Need more room? The base module can be expanded to nearly double the size by unzipping a full-length zipper to expose the accordion-like bellows. The bag then has a cavernous 24cm (~9-1/2″) of depth at the front and about 18cm (~7″) at the rear.
The bellows fold back into the base module when not in use, but they don’t seem to intrude on usable space. We found only one minor issue with this module: the map pocket is narrower at the rear than towards the front, so some room that could otherwise be used for the map is lost.
The base module has two big external side pockets, each about 28cm (~11″) long and 8cm (~3″) deep. Both pockets have full-length zippers along the top, and are about 6cm (~2-3/8″) at the rear.
The base module also has two hidden, adjustable padded shoulder straps, which allow the base (and the top module if it’s attached) to be carried as a backpack. It also has a couple of quick-release snaps on the bottom that allow the bag to be carried over one shoulder, using the supplied carrying strap.
The base module also has a front pocket with a zipper on one side. The front pocket is about 18cm (~7″) wide by 13cm (~5″) high by about 5cm (~2″) deep. It also stretches a bit, and it comes in handy for stowing some snacks, a sandwich or a wallet.
The upper module attaches to the base module with a hefty YKK zipper. When attached, the upper module serves as the top compartment of the tank bag. It has its own full-length clear vinyl map pocket. This map pocket has a full-length zipper on the right-hand side.
The larger side opening makes it much easier to slide in a folded map without bunching, unlike other tank bags with narrow openings where the map has to be stuffed under the clear vinyl with one hand. It would be nice if the map pocket had some type of expansion capability, which might allow thicker documents to be stuffed in, but it works fine with normal sized road maps.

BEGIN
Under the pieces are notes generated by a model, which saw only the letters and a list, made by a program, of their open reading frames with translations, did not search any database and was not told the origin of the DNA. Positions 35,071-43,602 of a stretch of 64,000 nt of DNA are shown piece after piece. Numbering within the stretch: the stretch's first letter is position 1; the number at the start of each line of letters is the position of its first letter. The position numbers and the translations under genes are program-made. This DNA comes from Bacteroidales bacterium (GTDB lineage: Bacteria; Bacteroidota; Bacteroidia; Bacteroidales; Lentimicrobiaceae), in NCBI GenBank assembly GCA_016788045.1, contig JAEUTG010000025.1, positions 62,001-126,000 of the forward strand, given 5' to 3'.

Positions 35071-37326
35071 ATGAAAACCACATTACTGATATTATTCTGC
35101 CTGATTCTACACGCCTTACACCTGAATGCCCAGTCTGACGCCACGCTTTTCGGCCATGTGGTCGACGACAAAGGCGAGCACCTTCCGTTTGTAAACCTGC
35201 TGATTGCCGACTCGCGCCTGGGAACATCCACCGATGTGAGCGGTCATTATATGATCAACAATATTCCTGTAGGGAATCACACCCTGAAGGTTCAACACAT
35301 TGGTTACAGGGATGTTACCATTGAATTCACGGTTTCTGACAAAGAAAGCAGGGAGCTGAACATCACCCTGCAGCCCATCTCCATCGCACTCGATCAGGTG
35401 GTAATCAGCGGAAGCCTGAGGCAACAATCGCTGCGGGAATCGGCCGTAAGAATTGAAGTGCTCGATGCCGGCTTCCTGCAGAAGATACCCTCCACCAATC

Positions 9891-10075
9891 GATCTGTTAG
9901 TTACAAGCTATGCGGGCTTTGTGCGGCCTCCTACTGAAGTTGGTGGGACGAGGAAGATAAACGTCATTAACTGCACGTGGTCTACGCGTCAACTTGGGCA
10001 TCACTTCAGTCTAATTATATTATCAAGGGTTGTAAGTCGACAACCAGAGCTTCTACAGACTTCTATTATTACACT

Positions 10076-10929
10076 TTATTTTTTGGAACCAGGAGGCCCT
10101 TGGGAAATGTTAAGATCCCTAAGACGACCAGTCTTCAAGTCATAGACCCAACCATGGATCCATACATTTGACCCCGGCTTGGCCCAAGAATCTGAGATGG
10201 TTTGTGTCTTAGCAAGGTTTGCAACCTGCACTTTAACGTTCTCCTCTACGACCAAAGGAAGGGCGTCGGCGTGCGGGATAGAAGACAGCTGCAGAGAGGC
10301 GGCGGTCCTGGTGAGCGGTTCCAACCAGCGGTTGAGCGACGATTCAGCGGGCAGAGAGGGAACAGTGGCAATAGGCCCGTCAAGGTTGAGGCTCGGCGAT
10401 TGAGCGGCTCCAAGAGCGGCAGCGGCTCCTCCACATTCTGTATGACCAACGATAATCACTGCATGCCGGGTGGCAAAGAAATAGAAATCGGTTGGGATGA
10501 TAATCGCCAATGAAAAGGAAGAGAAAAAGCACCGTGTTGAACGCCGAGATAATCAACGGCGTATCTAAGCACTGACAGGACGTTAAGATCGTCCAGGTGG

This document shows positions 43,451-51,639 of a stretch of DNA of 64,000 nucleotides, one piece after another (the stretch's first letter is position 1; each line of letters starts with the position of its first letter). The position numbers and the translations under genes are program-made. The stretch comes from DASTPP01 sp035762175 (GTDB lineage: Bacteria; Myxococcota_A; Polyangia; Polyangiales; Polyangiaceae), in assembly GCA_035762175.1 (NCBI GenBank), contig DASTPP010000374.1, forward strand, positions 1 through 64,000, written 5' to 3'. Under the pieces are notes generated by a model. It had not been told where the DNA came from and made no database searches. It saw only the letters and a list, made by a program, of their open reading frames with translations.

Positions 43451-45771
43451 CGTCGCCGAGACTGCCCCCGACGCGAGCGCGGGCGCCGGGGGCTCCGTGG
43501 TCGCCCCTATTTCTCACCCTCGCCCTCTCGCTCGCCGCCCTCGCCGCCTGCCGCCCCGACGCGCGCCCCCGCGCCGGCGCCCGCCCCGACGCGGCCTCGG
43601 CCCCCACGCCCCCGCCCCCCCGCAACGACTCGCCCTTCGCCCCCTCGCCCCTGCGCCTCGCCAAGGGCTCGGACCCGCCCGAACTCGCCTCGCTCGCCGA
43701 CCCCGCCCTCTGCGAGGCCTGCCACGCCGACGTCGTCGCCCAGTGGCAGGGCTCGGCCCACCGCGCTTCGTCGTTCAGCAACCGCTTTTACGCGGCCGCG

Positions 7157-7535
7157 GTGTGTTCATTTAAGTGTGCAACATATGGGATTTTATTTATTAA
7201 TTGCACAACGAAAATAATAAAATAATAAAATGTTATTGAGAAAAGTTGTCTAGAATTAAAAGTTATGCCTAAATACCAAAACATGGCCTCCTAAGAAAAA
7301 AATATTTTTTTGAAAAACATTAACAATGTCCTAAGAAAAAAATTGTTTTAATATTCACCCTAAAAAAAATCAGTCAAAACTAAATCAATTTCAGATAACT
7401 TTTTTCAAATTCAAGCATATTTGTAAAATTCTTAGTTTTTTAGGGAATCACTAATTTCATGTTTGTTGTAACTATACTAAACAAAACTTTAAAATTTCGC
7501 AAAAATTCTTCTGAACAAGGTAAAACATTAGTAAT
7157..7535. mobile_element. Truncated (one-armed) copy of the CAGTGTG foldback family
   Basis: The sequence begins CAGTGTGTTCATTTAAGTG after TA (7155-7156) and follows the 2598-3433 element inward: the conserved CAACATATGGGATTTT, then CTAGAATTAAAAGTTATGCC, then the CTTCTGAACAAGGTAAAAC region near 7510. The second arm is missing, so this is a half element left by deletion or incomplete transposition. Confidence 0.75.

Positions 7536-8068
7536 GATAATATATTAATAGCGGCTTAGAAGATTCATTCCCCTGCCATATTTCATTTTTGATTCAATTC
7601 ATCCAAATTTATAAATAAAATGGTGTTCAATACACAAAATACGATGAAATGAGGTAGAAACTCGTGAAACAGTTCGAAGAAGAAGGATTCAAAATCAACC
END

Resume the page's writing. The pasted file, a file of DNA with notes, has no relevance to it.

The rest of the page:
Unzip the cover on the upper module to reveal a large inner storage compartment that stands about 10cm (~4″) deep at the front and about 4cm (~1-1/2″) at the rear. The upper module also has two mesh side pockets, each about 15cm (~6″) long by about 8cm (~3″) deep.
These come in handy for carrying a spare set of keys, a small flashlight, or some change or bills for toll booths. The mesh works well in this application because the it allows the contents of the pockets to be visible, which is important for things like toll booth change.
The upper module has two plastic D-rings sewn onto its underside, and the supplied adjustable carrying strap has two safety clips that allow the bag to be carried over the shoulder when it’s detached.
The upper module is really handy for day trips or for carrying valuables, local street maps or other goodies that you don’t really want to leave on the bike when you’re walking around town.
It’s even nice enough to use for non-motorcycle jaunts; I went on a day trip recently to downtown D.C. via the Metro, and I took the upper bag along to carry my camera, sunglasses, sweater and a windbreaker.
With both modules in place, the Model 246 measures a wide 30cm (~12″) at the front; 20cm (~8″) wide at the rear, and it’s about 40cm (~14″) long from front to back. It’s about 28cm (~11″) high when unexpanded, and about 38cm (~15″) high at the front when it’s fully expanded. This is a big, BIG tank bag.
But even with the upper module removed, the lower bag is about 18cm (~7″) tall, providing plenty of room for longer distance trips. It’s a little hard to describe, but the bottom line is that when both modules are in use, there’s give or take 40cm, or 16″ of height before you start stuffing it full.
Cross-country riders who travel light may only need a Model 246 and maybe a set of matching FAMSA side bags to stow everything they’d need for the trip.
FAMSA tank bags are made from waterproof polyester, and the 246 has 3M Scotchlite reflective material in the piping on its sides and in the two FAMSA logos. The 246 is also supplied with a plastic rain cover that can be slipped over the entire bag during those real downpours or when the bike is parked.